USDA turkey

Impact of Avian Influenza Being Felt

Minnesota is among the states hardest hit by this spring’s outbreak of highly pathogenic avian influenza. More than 6.5 million birds, both turkeys and chickens, have been lost to the disease or by efforts to eradicate it in Minnesota. According to the USDA Animal and Plant Health Inspection Service, the H5N2 influenza strain was detected on 84 Minnesota farms. Nationally, more than 40 million birds have died or were euthanized to prevent the disease from spreading.  

Because animal agriculture is such a large consumer of grain, the loss of 6.5 million birds will be noticed by Minnesota corn and soybean farmers.

“It’s a negative for both corn and soybean meal,” says Al Kluis of Kluis Commodities in Wayzata, Minn. “It looks like the national number will be between 50 and 100 million bushels of corn and 50,000 and 70,000 tons of soybean meal not consumed because of the loss of turkeys and layer hens.” 

Animal agriculture consumes about 97 percent of all soybean meal in the United States. In Minnesota alone, turkeys utilize the meal from 11.8 million bushels of soybeans while broilers used the meal from 2.5 million bushels of soybeans.

Minnesota’s turkey farmers produce over 44 million birds a year. The loss due to avian influenza represents only a fraction of the overall production. However, the loss is not good for those turkey farmers or for the soybean growers who provide feed for those birds.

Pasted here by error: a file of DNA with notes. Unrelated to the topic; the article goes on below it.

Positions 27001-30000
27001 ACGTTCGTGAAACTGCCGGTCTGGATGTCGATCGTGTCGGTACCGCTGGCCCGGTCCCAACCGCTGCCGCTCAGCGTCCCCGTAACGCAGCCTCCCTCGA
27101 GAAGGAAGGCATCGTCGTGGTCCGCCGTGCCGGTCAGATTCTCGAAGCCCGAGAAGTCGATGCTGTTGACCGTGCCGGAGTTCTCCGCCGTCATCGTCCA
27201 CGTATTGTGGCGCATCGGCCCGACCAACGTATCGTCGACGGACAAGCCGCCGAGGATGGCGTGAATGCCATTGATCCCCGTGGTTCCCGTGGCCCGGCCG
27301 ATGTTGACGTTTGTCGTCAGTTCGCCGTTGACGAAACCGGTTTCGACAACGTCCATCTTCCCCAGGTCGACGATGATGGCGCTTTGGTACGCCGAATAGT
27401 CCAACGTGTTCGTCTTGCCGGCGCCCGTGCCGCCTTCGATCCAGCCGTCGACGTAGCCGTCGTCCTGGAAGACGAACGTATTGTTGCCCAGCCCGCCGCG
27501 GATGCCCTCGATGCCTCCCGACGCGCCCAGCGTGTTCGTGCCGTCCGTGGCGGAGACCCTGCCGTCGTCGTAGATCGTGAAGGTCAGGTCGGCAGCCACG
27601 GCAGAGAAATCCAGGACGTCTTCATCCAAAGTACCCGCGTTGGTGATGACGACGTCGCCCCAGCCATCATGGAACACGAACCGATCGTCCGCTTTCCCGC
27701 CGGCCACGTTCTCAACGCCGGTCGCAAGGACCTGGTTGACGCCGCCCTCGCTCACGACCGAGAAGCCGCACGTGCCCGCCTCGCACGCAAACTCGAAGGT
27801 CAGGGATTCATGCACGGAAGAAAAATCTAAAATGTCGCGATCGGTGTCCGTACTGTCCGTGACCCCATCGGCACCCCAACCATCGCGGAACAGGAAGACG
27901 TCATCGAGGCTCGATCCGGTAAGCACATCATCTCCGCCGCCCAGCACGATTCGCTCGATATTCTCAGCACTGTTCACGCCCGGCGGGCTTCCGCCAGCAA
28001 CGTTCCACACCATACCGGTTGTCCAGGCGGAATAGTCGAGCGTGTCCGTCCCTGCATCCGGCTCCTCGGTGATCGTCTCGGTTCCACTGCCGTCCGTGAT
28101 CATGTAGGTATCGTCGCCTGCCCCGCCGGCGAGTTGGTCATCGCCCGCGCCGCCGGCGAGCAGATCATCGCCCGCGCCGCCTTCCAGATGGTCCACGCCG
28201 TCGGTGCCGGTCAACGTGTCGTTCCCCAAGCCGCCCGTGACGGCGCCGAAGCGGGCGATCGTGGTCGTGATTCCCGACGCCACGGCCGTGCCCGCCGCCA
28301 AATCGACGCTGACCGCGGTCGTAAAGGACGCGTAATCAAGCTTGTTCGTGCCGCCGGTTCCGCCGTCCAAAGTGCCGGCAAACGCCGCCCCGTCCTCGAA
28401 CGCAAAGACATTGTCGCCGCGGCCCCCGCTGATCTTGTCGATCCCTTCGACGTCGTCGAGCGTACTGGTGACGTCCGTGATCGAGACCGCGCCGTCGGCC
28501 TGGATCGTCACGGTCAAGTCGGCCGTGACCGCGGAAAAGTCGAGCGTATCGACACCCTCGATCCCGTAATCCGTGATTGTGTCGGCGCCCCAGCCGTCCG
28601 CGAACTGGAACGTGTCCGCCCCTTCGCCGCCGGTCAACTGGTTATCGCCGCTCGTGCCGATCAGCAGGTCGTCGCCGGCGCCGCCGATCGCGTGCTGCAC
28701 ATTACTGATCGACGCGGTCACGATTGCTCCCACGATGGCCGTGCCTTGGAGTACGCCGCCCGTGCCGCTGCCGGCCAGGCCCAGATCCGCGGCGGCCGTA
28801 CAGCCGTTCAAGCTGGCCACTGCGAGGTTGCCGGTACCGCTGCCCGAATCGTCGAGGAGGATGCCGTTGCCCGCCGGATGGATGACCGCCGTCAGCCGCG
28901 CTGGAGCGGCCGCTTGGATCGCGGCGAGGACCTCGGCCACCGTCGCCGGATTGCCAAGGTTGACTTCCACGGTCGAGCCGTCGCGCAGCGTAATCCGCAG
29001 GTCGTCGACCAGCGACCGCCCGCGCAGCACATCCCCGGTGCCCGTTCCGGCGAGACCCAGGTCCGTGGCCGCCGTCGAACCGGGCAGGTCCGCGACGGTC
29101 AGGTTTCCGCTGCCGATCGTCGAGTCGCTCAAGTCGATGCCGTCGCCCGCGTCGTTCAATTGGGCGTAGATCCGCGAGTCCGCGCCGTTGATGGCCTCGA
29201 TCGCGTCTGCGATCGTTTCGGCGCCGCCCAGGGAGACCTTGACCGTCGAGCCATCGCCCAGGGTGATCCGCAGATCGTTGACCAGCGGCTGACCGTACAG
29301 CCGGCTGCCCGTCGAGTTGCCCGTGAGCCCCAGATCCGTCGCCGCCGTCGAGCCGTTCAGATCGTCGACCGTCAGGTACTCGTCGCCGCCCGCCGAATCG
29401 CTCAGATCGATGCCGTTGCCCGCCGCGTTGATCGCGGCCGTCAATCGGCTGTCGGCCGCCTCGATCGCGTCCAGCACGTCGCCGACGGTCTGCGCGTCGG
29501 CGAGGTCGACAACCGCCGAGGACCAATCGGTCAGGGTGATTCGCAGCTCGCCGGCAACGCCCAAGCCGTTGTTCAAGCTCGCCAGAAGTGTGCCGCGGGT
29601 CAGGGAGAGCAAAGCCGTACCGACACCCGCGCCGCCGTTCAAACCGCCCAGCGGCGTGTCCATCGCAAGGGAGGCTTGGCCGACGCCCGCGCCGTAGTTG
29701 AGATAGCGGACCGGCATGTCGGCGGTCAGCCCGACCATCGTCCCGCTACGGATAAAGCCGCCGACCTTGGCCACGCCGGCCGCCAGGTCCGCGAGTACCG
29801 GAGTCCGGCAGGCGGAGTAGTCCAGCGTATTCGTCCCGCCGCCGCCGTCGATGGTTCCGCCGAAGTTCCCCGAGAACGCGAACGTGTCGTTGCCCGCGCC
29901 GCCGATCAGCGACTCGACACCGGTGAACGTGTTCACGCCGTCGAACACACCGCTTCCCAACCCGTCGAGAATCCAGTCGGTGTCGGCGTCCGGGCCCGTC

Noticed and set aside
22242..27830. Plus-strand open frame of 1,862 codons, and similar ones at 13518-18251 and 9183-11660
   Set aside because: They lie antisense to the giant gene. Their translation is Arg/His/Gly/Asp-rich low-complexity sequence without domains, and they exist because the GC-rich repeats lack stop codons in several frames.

There also could be longer-reaching implications, particularly when it comes to turkey exports. Some countries, including China, South Korea and South Africa have banned import of all U.S. poultry products, except those that have been heat processed. Other nations have banned imports from states where outbreaks have occurred. It is difficult to determine when those markets will open again.

By itself, the avian influenza outbreak isn’t expected to have a major effect on soybean meal consumption or soybean prices, but it is another drag on price. The outbreak comes at a time when there is already a surplus of grain and the possibility of another large crop coming because of reported planting intentions.

“We applaud the extraordinary efforts being put forward by those local, State and Federal agencies, University researchers and companies to assist our poultry producers with funding and resources to address this disease and help our farmers get back to doing what they do better than anyone in the nation, produce good, healthy food,” says Mike Youngerberg, Director of Field Services for Minnesota Soybean.